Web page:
I was stunned when he called me yesterday to say he was coming to see me and had something important to deliver. I barely slept all night. I was devastated when he walked into my kitchen and slipped the simple white envelope out of a pocket of his suit.
As I sat with him now, it made perfect sense that Benton would have trusted him this much. He knew Senator Lord cared deeply for me and would never let me down. How typical of Benton to have a plan that would be executed perfectly, even though he wasn't around to see it through. How typical of him to predict my behavior after his death and for every word of it to be true.
"Kay," Senator Lord said, standing over me as I wept in my chair, "I know how hard this must be and wish I could make it all go away. I think one of the hardest things I've ever done was promise Benton I would do this. I never wanted to believe this day would come, but it has and I'm here for you."
He fell silent, then added, "No one's ever asked me to do anything like this before, and I've been asked a lot of things."
"He wasn't like other people," I quietly replied as I willed myself to calm down. "You know that, Frank. Thank God you do."
Senator Lord was a striking man who bore himself with the dignity of his office. He had thick gray hair and intense blue eyes, was tall and lean and dressed, as was typical, in a conservative dark suit accented by a bold, bright tie, cuff links, pocket watch and stickpin. I got up from my chair and took a deep, shaky breath. I snatched several tissues from a box and wiped my face and nose.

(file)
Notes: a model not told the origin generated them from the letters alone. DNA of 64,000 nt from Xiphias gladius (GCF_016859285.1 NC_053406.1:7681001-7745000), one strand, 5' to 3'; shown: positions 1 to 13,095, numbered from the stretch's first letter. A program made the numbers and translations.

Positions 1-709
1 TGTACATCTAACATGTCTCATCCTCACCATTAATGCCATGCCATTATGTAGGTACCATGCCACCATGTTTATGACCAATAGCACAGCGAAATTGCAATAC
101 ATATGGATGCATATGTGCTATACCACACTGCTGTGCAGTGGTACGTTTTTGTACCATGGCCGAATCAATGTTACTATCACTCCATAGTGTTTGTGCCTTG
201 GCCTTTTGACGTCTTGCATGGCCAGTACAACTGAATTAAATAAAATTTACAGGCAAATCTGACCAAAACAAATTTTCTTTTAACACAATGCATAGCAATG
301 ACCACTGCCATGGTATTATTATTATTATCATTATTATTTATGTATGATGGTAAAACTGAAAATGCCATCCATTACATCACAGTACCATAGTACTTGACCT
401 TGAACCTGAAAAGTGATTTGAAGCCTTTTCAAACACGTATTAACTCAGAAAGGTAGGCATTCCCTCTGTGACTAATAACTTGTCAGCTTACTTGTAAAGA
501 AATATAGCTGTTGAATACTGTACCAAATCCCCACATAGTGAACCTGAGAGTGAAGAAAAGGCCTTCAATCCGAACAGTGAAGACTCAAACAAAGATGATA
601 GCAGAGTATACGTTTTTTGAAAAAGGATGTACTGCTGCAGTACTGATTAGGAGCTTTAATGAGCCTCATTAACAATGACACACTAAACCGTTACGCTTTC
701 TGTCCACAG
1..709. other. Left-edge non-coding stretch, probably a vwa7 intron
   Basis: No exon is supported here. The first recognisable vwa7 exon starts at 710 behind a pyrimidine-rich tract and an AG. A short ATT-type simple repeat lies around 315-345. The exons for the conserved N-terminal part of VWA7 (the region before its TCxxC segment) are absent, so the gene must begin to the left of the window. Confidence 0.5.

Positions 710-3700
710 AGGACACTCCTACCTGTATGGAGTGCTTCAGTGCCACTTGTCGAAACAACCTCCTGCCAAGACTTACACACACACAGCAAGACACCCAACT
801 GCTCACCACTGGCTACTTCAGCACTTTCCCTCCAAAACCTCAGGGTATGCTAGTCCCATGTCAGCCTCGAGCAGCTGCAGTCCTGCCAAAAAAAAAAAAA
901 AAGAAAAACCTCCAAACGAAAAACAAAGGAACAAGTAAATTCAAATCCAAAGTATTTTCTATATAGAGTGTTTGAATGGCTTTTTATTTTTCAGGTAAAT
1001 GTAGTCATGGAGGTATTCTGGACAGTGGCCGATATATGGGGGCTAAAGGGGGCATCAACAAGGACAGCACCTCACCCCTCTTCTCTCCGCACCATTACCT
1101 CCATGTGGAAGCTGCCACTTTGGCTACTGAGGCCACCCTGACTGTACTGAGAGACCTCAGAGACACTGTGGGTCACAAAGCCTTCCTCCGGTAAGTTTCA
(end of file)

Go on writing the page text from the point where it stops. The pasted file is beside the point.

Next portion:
"You were very kind to come here," I said to him.
"What else can I do for you?" he replied with a sad smile.
"You've done it all by being here. I can't imagine the trouble you've gone to. Your schedule and all."
"I must admit I flew in from Florida, and by the way, I checked on Lucy and she's doing great things down there," he said.
Lucy, my niece, was an agent for the Bureau of Alcohol, Tobacco and Firearms, or ATF. Recently, she had been reassigned to the Miami field office, and I hadn't seen her for months.
"Does she know about the letter?" I asked Senator Lord.
"No," he answered, looking out the window at a perfect day. "I think that's your call to make. And she's feeling rather neglected by you, I might add."
"By me?" I said, surprised. "She's the one who can't be reached. At least I'm not undercover chasing gun traffickers and other persons of such fine character. She can't even talk to me unless she's at headquarters or on a pay phone."
"You're not easy to find, either. You've been elsewhere in your spirit since Benton died. Missing in action, and I don't even think you realize it," he said. "I know. I've tried to reach out to you, too, haven't I?"